Ah Caravaggio. Here’s another old master painter I’d love to read up on more. Revolutionary, he was, as well as, it seems, deeply troubled by his circumstances. Whereas for something like a century artists had idealised the religious experience, Caravaggio painted scenes of Christ and his disciples so, well…ordinarily.
I don’t mean ordinary in that his skill or style were ordinary, but look at those disciples there, as Thomas puts his finger into Jesus’ side post-resurrection. Far from depicted as the ideals of masculinity and indeed humanity as others would’ve done at the time, they’re just a bunch of ordinary, balding, wrinkly and somewhat befuddled looking blokes. I don’t know Caravaggio’s motivations in painting them in this way, but he hit the nail on the head. I was wandering through a park in my city, which sloped down a hill, and as I looked over the trees and rooftops into a dusty haze towards apartment buildings, an old church spire, and off over streets of old terrace houses towards the distance, I felt very small. And that just in this city, much more this planet and whole universe. One ordinary life amongst so many. Not powerful, not noble, not influential. Just a guy. one story lived in the midst of millions of stories carrying on around me, and one that doesn’t feel particularly a dent in the great scheme of things.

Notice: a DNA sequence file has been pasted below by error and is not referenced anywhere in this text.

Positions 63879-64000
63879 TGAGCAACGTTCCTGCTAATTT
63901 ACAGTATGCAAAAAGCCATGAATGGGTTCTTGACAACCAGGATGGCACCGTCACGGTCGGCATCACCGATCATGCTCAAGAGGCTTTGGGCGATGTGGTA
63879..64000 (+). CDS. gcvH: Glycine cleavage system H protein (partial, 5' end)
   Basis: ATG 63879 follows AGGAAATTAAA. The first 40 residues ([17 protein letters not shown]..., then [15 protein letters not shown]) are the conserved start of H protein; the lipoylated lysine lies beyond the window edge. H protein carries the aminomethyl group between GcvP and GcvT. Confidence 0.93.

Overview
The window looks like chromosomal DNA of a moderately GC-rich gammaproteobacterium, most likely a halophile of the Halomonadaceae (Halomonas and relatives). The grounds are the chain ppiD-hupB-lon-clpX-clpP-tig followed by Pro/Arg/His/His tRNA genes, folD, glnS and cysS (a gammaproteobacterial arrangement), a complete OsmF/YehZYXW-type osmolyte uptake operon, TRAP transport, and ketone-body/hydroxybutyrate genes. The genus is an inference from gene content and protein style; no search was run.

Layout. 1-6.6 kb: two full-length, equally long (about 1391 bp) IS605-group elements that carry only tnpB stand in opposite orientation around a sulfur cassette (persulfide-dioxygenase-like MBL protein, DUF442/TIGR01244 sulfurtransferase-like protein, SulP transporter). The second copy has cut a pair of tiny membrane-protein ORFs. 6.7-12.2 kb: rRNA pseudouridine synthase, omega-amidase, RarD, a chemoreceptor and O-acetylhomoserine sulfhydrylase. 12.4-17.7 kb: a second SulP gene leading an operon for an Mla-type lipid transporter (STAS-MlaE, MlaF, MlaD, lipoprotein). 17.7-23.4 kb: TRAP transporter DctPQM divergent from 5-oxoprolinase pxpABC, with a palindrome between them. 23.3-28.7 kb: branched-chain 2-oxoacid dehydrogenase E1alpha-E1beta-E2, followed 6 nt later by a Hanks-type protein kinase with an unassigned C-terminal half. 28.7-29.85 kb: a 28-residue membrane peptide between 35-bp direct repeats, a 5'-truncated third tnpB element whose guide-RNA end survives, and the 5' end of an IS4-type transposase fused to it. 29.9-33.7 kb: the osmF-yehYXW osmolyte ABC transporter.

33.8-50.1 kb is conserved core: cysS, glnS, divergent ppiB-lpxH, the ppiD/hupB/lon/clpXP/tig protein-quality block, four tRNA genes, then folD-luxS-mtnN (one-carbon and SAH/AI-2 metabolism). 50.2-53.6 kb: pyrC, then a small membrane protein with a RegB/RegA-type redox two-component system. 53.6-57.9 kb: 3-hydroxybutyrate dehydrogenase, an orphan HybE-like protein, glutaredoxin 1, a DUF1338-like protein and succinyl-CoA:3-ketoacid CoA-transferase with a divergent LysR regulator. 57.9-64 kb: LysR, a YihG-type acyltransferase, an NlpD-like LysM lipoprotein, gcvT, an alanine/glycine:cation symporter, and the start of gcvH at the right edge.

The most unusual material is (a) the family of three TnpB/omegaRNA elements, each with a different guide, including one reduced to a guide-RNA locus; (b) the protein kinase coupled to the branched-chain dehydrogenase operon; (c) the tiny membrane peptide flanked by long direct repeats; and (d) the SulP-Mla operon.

But that’s exactly how God likes it, it seems. The way some churches bang on (not all though) with their fancy robes or their slick concert style light/laser shows, you’d think following following Jesus was all about getting BIG and rich and powerful and impressive…just like any other social group. I guess I just wanna put it out there that I’ve been finding it comforting to know that God, although powerful himself, does what he does through what looks weak and lowly and pathetic. Nothing impressive about a naked man gasping for breath on a cross, as the life leaks out of him. Nothing in the ancient world more embarrassing, shameful, pathetic, even disgusting as that. But by it God rescues and restores us and makes us his children, if we just trust in Jesus. Nothing particularly hyped up or impressive about me, no flashy supernatural experiences, trumpets blasting from the heavens or anything – an ordinary guy, but an ordinary guy for whom death has lost its fearsomeness, whose future has hope, whose guilt’s been forgiven, and who was living all about himself and whose life has changed direction. And that’s not actually ordinary at all.